ShareThis Page
Home

Police arrest 'Roof Top Burglars'

| Thursday, Nov. 22, 2001

Three Westmoreland County residents have been charged in connection with a 15-day burglary spree last month that targeted business establishments throughout several northern and eastern Allegheny County communities.

Because those responsible gained access to several of the buildings by breaking in through a roof vent, Allegheny County police investigators began dubbing them the "Roof Top Burglars," said county police Superintendent Kenneth Fulton.

Those arrested were Scott David Baird and his wife, Janean Manglialardi Baird, both 22, and John Thomas Russ III, 30, who police said all live at Russ' home in the 400 block of Fourth Avenue, New Kensington.

A warrant has been issued for a fourth person, Thomas Britton, 31, of Turtle Creek.

According to an affidavit of probable cause filed to support the charges, Scott Baird is believed to be responsible for at least eight break-ins, Russ at least seven and Janean Baird two.

Britton is charged in connection with one burglary.

Baird and his wife, who are 1997 graduates of Plum High School and own a home on Providence Drive in Plum, were arrested on Nov. 10, several hours after a man in a ski mask was caught on a surveillance camera breaking the window of the CoGo's Company store in Springdale Borough and stealing several Pennsylvania Instant Lottery tickets.

Later that morning, a man and a woman tried to cash the tickets in at a CoGo's store in New Kensington. The clerk noticed the tickets were listed as stolen and refused to pay them.

He did, however, take down a license number of a car which police found belongs to a relative of Scott Baird and had been reported stolen.

That afternoon, police were called to a disturbance on Fourth Avenue where they found Janean Baird involved in an altercation with Russ.

Police spotted the ski mask in Russ' home along with several lottery tickets. Russ told officers the couple had been staying with him for a short time.

The burglary spree apparently began shortly before midnight on Oct. 12 when someone caused substantial damage to a roof at Wagner's Market in Hampton Township but fled after an alarm system was activated.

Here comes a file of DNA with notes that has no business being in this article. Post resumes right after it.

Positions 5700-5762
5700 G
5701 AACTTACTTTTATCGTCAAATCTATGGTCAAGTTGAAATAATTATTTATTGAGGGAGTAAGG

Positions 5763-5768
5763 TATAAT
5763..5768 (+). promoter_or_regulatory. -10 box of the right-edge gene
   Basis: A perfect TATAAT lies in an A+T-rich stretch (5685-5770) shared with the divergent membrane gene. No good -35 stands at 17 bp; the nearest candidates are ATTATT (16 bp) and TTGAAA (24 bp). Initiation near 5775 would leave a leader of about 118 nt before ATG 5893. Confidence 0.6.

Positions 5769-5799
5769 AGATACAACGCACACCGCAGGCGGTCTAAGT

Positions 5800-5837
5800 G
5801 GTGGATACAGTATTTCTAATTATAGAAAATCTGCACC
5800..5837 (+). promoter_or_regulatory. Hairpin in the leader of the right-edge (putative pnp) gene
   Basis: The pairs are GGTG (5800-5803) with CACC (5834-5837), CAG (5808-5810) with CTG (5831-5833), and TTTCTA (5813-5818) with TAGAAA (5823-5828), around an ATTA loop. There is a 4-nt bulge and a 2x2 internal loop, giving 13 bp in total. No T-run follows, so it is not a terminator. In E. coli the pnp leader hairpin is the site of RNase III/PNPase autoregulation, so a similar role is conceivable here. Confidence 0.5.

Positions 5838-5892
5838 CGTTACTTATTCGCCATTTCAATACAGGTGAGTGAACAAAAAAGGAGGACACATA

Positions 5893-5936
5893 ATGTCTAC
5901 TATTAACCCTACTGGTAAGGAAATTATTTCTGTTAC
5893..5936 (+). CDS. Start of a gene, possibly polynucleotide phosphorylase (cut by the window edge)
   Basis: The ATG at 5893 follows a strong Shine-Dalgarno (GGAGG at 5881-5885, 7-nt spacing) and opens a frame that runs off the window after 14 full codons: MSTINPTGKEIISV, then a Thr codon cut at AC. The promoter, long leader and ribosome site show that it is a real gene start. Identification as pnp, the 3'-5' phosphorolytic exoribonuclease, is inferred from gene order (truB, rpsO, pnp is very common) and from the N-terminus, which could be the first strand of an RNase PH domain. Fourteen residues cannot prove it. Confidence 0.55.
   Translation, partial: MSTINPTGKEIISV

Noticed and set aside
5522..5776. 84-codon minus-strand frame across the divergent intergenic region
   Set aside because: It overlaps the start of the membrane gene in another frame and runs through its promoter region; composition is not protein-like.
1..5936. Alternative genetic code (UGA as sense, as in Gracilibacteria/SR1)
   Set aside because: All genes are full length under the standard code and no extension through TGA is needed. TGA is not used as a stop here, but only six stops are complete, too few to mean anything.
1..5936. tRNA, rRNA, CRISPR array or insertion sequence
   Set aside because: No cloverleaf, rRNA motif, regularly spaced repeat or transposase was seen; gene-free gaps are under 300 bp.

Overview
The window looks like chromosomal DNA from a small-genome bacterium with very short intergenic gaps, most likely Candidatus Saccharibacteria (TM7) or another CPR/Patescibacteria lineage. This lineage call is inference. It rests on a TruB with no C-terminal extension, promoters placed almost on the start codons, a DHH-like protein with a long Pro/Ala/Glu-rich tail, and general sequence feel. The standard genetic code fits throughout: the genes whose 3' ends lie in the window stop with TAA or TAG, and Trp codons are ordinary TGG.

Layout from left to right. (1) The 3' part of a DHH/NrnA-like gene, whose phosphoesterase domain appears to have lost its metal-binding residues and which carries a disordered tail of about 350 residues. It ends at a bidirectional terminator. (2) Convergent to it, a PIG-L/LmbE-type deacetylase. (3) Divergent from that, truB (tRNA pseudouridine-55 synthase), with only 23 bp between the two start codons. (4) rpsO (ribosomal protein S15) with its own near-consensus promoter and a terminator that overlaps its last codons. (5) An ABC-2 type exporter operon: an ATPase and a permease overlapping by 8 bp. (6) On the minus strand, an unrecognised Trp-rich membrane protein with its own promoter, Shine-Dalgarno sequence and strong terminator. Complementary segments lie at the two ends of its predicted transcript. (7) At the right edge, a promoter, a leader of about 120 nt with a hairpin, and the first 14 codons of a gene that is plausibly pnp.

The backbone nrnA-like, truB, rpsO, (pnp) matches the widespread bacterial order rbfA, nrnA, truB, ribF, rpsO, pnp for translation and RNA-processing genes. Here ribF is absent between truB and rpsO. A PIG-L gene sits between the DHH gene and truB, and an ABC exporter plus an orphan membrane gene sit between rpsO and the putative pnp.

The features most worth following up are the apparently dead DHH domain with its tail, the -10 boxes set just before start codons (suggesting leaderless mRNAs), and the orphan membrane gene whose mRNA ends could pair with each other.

While county detectives were still there, someone broke through the roof of Quizno's Subs restaurant in Hampton and stole cash and a drop safe containing some $750.

Five days later, burglars broke through a window at Messina's Pizza - which is located in the same building as Wagner's - and stole $350 in cash.

The next day - Oct. 18 - someone broke through the roof of the Village Inn in Verona and stole a cash box drawer.

On Oct. 20, someone tried to break a window at Jack's Service Station in Indiana Township - not far from Wagner's - and finally broke in through an exhaust and air conditioning unit. Some $400 was taken in that burglary.

The front door of the Natrona Heights Food Mart in Harrison Township was smashed and someone grabbed $3,300 worth of Pennsylvania Instant Lottery tickets on Oct. 26.

Scott and Janean Baird also were arrested on a warrant issued by authorities in White Oak for the break-in of Lincoln Way Landscaping, police said.

The four are charged with various counts of burglary, receiving stolen property, dealing in the proceeds of unlawful activities and conspiracy.

County police said they are trying to determine if any of the four are responsible for other burglaries in Allegheny, Westmoreland and Butler counties.

The Tribune-Review News Service contributed to this report.

TribLIVE commenting policy

You are solely responsible for your comments and by using TribLive.com you agree to our Terms of Service.

We moderate comments. Our goal is to provide substantive commentary for a general readership. By screening submissions, we provide a space where readers can share intelligent and informed commentary that enhances the quality of our news and information.

While most comments will be posted if they are on-topic and not abusive, moderating decisions are subjective. We will make them as carefully and consistently as we can. Because of the volume of reader comments, we cannot review individual moderation decisions with readers.

We value thoughtful comments representing a range of views that make their point quickly and politely. We make an effort to protect discussions from repeated comments either by the same reader or different readers

We follow the same standards for taste as the daily newspaper. A few things we won't tolerate: personal attacks, obscenity, vulgarity, profanity (including expletives and letters followed by dashes), commercial promotion, impersonations, incoherence, proselytizing and SHOUTING. Don't include URLs to Web sites.

We do not edit comments. They are either approved or deleted. We reserve the right to edit a comment that is quoted or excerpted in an article. In this case, we may fix spelling and punctuation.

We welcome strong opinions and criticism of our work, but we don't want comments to become bogged down with discussions of our policies and we will moderate accordingly.

We appreciate it when readers and people quoted in articles or blog posts point out errors of fact or emphasis and will investigate all assertions. But these suggestions should be sent via e-mail. To avoid distracting other readers, we won't publish comments that suggest a correction. Instead, corrections will be made in a blog post or in an article.

click me